The final results of the September 18 election in Afghanistan won’t be announced for days/weeks/ever, and so the 2502 candidates (including Safiullah Mujaddedi, wherever he is) must wait. On the surface, the elections seem to have gone better than 2009’s presidential election debacle; as Josh Foust has noted, violent incidents were down 37%, 92% of the polling places opened as planned, the IEC acted with greater independence, & etc. As much as we try to avoid single indicators, though, the most important figure of the election may be the at least 60% (more like 70%, according to some Afghan gov’t. figures) of the registered voters who wouldn’t or couldn’t vote in the election. In some places, like the relatively safe Kabul, turnout was light, and in the volatile South, some polling places never reported. In some cases, voters may have wanted to vote, but were prevented from doing so by the insurgents (such as in Marjah), and at least some of the voting total must be allotted to fraud.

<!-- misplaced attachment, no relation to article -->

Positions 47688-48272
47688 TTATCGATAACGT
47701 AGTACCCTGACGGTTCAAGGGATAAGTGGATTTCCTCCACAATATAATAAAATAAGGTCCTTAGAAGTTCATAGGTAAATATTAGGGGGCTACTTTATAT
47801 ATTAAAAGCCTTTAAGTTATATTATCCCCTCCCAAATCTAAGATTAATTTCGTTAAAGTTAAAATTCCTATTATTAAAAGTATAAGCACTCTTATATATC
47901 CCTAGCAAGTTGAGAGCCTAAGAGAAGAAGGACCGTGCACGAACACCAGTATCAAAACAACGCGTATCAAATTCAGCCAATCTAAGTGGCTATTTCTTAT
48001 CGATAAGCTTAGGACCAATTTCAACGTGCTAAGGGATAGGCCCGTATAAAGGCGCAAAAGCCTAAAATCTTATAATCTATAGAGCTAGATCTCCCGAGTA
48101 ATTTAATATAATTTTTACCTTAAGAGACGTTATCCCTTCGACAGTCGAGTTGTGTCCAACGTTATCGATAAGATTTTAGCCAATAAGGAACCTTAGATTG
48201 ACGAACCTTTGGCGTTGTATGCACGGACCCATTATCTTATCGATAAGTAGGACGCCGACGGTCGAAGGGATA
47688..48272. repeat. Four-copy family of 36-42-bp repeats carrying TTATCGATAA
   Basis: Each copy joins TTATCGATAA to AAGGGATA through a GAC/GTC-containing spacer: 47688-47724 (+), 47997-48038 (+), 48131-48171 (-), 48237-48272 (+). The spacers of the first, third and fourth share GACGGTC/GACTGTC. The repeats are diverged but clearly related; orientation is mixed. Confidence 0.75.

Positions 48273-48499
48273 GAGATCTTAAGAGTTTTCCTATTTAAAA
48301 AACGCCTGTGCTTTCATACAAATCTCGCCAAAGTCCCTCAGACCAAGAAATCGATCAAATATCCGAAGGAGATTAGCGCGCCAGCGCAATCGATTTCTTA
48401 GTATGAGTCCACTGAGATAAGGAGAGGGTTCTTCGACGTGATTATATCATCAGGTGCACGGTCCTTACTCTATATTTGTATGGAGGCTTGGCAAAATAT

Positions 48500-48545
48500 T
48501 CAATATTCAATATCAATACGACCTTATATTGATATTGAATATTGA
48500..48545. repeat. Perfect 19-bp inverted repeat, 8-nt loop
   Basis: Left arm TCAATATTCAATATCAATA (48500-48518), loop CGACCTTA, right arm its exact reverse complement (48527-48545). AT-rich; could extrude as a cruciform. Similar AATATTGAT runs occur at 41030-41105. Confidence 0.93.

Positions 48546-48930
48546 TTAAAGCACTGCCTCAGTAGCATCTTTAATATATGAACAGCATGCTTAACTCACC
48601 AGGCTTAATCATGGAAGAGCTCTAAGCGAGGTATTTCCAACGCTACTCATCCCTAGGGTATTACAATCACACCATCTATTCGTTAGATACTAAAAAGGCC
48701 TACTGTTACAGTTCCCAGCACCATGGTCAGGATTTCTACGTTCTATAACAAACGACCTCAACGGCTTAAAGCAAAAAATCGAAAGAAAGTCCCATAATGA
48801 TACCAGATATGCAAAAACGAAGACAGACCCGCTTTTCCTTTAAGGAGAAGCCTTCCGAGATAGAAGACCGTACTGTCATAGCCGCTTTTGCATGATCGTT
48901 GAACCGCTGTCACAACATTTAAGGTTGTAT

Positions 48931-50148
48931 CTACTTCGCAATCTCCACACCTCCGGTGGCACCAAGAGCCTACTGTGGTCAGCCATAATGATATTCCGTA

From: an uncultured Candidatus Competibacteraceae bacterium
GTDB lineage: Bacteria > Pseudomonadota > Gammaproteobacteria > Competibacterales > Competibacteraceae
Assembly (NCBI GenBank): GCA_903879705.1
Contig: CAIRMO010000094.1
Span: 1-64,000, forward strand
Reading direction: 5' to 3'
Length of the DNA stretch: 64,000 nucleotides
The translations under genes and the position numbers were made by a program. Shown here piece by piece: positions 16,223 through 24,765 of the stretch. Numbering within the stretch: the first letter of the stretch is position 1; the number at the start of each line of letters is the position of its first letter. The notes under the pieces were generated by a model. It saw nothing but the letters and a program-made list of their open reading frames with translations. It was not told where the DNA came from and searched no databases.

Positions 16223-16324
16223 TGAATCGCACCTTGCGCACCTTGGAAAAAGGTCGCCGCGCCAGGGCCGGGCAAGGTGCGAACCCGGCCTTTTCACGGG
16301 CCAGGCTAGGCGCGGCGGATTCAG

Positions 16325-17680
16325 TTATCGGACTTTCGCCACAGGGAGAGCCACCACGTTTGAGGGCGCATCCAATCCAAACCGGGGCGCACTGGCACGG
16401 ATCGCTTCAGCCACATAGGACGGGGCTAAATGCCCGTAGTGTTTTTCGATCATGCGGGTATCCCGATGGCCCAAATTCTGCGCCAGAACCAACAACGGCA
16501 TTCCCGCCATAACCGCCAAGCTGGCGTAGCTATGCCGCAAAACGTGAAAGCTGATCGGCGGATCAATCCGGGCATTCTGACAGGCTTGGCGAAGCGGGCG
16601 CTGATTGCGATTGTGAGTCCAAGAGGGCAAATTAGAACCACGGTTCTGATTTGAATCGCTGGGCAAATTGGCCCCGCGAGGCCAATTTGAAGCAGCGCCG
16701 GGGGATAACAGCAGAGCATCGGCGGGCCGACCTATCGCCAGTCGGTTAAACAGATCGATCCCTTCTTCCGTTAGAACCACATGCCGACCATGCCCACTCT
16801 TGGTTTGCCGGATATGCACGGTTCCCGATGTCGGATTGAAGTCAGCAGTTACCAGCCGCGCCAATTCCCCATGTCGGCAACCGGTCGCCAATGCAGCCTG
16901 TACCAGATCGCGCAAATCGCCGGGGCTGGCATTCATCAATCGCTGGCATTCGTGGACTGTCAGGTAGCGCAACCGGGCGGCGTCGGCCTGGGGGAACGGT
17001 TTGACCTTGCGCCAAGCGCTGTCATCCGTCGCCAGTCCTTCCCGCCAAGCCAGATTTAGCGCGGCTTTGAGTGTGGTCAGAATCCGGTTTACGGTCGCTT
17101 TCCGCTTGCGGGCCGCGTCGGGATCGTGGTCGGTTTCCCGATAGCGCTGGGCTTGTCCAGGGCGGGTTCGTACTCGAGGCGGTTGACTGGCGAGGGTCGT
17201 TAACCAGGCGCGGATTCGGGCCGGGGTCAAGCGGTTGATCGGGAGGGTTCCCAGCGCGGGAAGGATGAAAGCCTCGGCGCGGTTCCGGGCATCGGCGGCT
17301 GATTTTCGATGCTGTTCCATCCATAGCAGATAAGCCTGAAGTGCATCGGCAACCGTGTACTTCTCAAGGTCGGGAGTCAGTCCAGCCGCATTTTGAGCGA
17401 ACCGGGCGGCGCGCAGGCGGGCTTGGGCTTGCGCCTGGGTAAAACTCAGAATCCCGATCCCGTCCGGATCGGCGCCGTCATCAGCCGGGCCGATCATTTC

Furthermore, the turnout has decreased from the 2009 election, when the low estimate of turnout was 40% (and the gov’t. estimates ran at around 50%). At least half the country voted then by not voting, and that number has grown. Whether the decline is due to fear of insurgent retribution, indifference, or anger, it is bad sign for Karzai. Before ISAF and GIRoA get too proud of the lower level of violence this year, they might take a hard look at why voter participation is declining.